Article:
Last week I was curious as to how Oliver North, who was involved in one of the most controversial government events of all time, was able to win the Republican nomination for the Senate. How did he make it so far if he was surrounded by the dark shadows of his past? After much research, the answer has been found.
According to "The 20th Century", by David Wallechinsky, Oliver North displayed himself as an antiestablishment politician and drew a lot of support from conservative groups. He gained a lot of popularity, but many key Republicans refused to support him because of the past. Despite this fact, he still had enough popularity among the people and some other conservatives to earn the Republican nomination for the Senate.
Last week in class, we talked and discussed several different interesting topics. We learned about different styles of political propaganda, such as Word Games, False Connections, Special Appeals, and Logical Fallacies, and we found examples of their use. Also we watched the rest of The Perfect Candidate and discussed several points about the movie. All in all, it was a very interesting and informative week!
When reading about the different styles of political propaganda, I actually recognized many of them. I had seen a lot of them before in election seasons, but did not know what they were called nor their formal names. Out of the 8 specific styles, I have probably seen "Name Calling" the most often. It is a tactic that politicians use a lot to make their opponents look horrible! It can always be seen on the numerous campaign commercials on the television! I personally think that this style is wrong. I don't think elections should be a time for name calling, but rather a time to find the best candidate for the people. Personally I feel that it is very childish and reminds me of something that a Kindergartner would do! Nothing is ever solved by making someone else look bad!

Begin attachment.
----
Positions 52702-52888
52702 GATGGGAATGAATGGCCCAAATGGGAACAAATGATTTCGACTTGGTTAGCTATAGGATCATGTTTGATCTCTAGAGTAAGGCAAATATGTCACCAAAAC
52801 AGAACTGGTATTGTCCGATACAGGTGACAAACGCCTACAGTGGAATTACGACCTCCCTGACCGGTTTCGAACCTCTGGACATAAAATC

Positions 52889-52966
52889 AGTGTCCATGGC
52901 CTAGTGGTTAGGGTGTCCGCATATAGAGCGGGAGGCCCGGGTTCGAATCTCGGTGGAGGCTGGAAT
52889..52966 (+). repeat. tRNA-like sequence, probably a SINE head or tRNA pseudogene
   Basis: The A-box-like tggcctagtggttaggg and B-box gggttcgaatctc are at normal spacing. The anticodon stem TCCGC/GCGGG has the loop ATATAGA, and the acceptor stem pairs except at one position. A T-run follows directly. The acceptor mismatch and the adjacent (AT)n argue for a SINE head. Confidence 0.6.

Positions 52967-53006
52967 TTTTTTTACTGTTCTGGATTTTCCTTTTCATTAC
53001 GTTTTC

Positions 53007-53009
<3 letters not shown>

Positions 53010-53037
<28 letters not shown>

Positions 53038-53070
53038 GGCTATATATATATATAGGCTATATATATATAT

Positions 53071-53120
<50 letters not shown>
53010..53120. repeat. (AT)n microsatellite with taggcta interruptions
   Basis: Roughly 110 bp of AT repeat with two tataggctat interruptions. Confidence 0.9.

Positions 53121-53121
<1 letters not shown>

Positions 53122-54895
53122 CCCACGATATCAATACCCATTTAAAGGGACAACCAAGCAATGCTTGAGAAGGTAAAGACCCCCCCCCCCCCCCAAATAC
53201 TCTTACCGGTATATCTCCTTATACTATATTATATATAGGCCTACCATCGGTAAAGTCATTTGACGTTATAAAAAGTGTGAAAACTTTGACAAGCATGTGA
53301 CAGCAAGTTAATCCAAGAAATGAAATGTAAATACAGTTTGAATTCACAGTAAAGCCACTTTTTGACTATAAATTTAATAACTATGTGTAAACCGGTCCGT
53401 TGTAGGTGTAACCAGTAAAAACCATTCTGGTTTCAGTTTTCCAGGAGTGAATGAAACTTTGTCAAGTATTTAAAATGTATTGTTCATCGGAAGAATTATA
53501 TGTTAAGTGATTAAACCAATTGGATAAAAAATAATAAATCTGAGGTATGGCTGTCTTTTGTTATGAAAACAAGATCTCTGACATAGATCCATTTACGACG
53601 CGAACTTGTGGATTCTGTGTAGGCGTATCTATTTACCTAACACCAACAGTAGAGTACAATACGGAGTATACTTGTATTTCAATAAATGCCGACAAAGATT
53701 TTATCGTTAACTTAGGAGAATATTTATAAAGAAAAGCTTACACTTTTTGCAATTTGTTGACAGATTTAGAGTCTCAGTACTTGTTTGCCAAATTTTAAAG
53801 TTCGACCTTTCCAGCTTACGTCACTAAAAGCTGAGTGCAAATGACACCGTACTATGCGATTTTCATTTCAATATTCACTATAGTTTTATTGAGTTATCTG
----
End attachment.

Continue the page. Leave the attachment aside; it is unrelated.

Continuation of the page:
After doing research and watching The Perfect Candidate, I have learned more than I ever thought I would know about Oliver North. If I was able to have voted, I am not sure if I would have voted for him or not. Without doing research , I can see how easily people can be persuaded to vote against him. He had a lot of influential politicians totally against him, but he still somehow managed to get 43% of the votes. I feel if people would have actually learned more about the Iran -Contra Scandal, more people may have voted for him. I applaud the fact Oliver North's courage to try to rebuild his life after such a disaster in the past, but I think the U.S. Senate might have been to big of a jump too soon.
We did not really have a chance to discuss our personal opinions about Oliver North, so I will do that now. I think that he is an okay person who was just seriously misunderstood. Yes, maybe some of his decisions were not spot on, but he was just doing what he thought was best. If I was a hostage being held in Iran, I would have wanted Oliver North to get me out of there by any means necessary! I don't think people understand what horrible things the hostages had to go through! If they were in their position, they would want to be rescued too!
After learning about Oliver North and the Iran-Contra Scandal, I am very curious about the hostages that were captured in Iran. I know that they went through a ton of horrible things, but how exactly were their living conditions? What did they have to endure?
Please stay tuned for the answer next week!
Iran. (2010, October 17). Retrieved from http://mideastweb.org
Oliver north. (2010, October 17). Retrieved from http://en.wikipedia.org/wiki/Oliver_North#Politics
Oliver north. (2010, October 17). Retrieved from http://2conservativewomen.blogspot.com
The united states senate. (2010, October 17). Retrieved from http://treehugger.com
Wallechinsky, David. (2010, October 17). The iran-contra scandal. Retrieved from http://www.dreamscape.com/morgana/reagan.htm